I couldn’t have been more obtuse. Water rights are abused by authority figures all over the world. The violation of this basic need has caused 4 million to die from water related illnesses and the landscape has been deteriorated and drained.  The Onondaga Lake in New York is reported to be the most polluted Lake in the USA. This lake has spiritual significance to the Onondaga Nation, the Native Americans who have always lived in this area. They have no control over what happens to the lake.  Since the industrial revolution, the lake has been a dumping ground for municipal and industrial waste. The EPA has labeled it a superfund site because of the amount and type of pollution (nitrogen, phosphorus and ionic solutions). The first reaction to this news is, “Well that is unacceptable.” Anyone with a slight moral conscious has had the same reaction. But what next?  I believe that hearing stories of suffering and going into a paralyzed state, then removing the tragic information to ones’ black hole part of the mind is unacceptable.  We can not forget about people who live in a reality where suffering from insufficient clean water is a daily trial.

 The next conscious thought is, “What can I do?” Anyone who has ever spoken about a human rights violation has always heard this question from the audience. Why must we ask questions with no answer? Why must humans always have to be told what to do?  Every human comes from a different environment and has access to different resources.  The answer I have confidence giving is to be aware of suffering in the world; do not ever close your ears to the cry for justice from your fellow humans or the silence of a being that does not speak. Then PRACTICE keeping the information in your conscious mind so that you can base every decision you make in awareness of the worlds suffering.   Remember how you act, feel and think about water will ultimately lead to your enlightenment in the transcendent world and will give you the compassion and understanding to love all beings.

For example, I do not use plastic water bottles. There is no scenario where I think it is necessary to use them.  After learning about the quality of the water in bottled water (sometimes less than tap), how much energy is used in creating the plastic (2,000 X greater that tap), studying about the plastic waste found in the North Pacific Gyre (aka the Great Garbage Patch) and seeing the plastic waste under the homes of people in Thailand, I do not use them at all.  When I go to the airport I empty my BPA free reusable water bottle and fill it up in a sink or water fountain on the other side of security.  I am not bound to buying a plastic water bottle for $3.00.  It is easy to remember your water bottle when you are practicing conscious suffering.  It is Buddhist philosophy to be conscious of suffering to be relieved of all suffering; therefore, this practice is not at all depressing. I encourage all of any spiritual background to try.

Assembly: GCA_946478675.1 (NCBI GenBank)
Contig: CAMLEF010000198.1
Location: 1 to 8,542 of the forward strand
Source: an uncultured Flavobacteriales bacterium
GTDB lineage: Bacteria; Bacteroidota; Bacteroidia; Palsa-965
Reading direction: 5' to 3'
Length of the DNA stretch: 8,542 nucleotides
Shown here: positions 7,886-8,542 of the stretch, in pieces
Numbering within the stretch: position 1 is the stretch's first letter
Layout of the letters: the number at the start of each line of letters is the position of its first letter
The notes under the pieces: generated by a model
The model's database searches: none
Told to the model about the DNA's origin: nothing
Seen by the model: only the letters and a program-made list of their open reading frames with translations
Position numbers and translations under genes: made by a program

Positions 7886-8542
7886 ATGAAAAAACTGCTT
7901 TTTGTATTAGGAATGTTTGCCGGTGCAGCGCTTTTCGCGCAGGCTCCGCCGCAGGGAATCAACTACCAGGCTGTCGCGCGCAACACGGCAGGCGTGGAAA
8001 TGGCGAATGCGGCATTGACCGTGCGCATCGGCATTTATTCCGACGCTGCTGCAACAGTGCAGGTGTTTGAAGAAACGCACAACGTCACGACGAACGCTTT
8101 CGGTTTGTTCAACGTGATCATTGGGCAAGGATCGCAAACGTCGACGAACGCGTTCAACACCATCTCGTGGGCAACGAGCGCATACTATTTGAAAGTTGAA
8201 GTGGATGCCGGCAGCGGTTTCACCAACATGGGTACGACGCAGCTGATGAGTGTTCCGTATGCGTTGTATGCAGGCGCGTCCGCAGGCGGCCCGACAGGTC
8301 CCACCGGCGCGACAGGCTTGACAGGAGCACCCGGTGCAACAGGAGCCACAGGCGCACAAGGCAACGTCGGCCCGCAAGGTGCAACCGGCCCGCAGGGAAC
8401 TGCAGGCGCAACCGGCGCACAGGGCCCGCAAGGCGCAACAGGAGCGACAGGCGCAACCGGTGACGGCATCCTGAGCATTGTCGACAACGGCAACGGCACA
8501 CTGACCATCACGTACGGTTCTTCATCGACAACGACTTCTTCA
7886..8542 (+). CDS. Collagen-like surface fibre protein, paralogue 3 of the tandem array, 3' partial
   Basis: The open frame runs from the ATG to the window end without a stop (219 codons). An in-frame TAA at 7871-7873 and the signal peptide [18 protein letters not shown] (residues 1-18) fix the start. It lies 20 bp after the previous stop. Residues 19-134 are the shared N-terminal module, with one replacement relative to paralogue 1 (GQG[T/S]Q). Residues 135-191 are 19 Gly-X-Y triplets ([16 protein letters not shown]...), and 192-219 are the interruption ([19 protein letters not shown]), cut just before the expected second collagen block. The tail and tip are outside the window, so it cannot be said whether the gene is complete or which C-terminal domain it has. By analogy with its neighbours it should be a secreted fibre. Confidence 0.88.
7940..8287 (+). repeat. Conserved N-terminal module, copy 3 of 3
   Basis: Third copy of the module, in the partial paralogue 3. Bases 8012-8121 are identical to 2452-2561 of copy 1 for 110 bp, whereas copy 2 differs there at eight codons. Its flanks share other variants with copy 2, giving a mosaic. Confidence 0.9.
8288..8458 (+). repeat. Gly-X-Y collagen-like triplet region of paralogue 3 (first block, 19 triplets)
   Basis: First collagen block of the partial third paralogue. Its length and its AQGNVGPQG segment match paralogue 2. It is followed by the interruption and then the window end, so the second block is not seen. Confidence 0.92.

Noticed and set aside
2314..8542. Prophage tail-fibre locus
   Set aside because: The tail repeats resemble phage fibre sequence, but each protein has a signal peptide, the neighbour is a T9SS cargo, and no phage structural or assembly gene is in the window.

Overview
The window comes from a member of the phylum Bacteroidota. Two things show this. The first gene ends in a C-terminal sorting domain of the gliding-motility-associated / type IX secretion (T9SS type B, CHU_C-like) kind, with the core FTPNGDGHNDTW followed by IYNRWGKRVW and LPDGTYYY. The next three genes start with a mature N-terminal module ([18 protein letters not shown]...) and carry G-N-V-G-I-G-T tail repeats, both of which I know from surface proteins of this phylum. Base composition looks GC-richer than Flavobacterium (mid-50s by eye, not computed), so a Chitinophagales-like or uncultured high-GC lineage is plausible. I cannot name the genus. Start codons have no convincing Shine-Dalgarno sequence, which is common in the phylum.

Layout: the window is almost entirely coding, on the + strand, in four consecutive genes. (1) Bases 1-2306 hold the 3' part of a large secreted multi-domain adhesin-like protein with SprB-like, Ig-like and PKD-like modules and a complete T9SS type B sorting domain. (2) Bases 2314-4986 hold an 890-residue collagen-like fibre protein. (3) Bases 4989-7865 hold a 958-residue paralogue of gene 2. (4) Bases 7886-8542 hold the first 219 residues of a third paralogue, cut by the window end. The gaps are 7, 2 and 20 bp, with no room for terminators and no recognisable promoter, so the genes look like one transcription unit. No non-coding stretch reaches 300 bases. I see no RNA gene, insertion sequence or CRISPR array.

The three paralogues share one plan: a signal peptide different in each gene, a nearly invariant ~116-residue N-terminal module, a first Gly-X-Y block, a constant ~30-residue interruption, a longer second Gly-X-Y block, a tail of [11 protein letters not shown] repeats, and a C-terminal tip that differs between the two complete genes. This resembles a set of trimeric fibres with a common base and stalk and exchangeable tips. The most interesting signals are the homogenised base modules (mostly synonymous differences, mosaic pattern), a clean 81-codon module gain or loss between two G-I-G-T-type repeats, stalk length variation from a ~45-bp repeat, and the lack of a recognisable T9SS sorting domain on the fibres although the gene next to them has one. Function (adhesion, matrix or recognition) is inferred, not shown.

My cabin in Huntingdon, PA that currently has many fruit trees planted in the empty space. Further work is needed.


In addition after learning about permaculture in my water management class, I plan on looking at the property that my cabin sits on to see if I can implement any earthworks.  A lot of forest was destroyed when the cabin was built on the top of the mountain; therefore, at the top of a watershed. It seems that the lack of vegetation is causing a lot of runoff consequentially, depleting the ground water. We plan on keeping this cabin for many generations, and it uses a well, so to prevent a dry well in the future we have to plan today to keep the water table high. 

My water creed is to be practice water consciousness. This was a philosophy that I discovered before taking water-management.  Because my awareness I was able to see this course as an opportunity to learn and again increase my awareness.  With the increased knowledge of water issues and solutions for water conservation I have become an example to my peers.  Some look at me like I am strange, but hopefully the seed has been planted for the beginning of their water consciousnesses. The awareness is not easy, only with practice will you make the impact you were destined to make.  The end result is eternal happiness, so it doesn’t seem strange to try.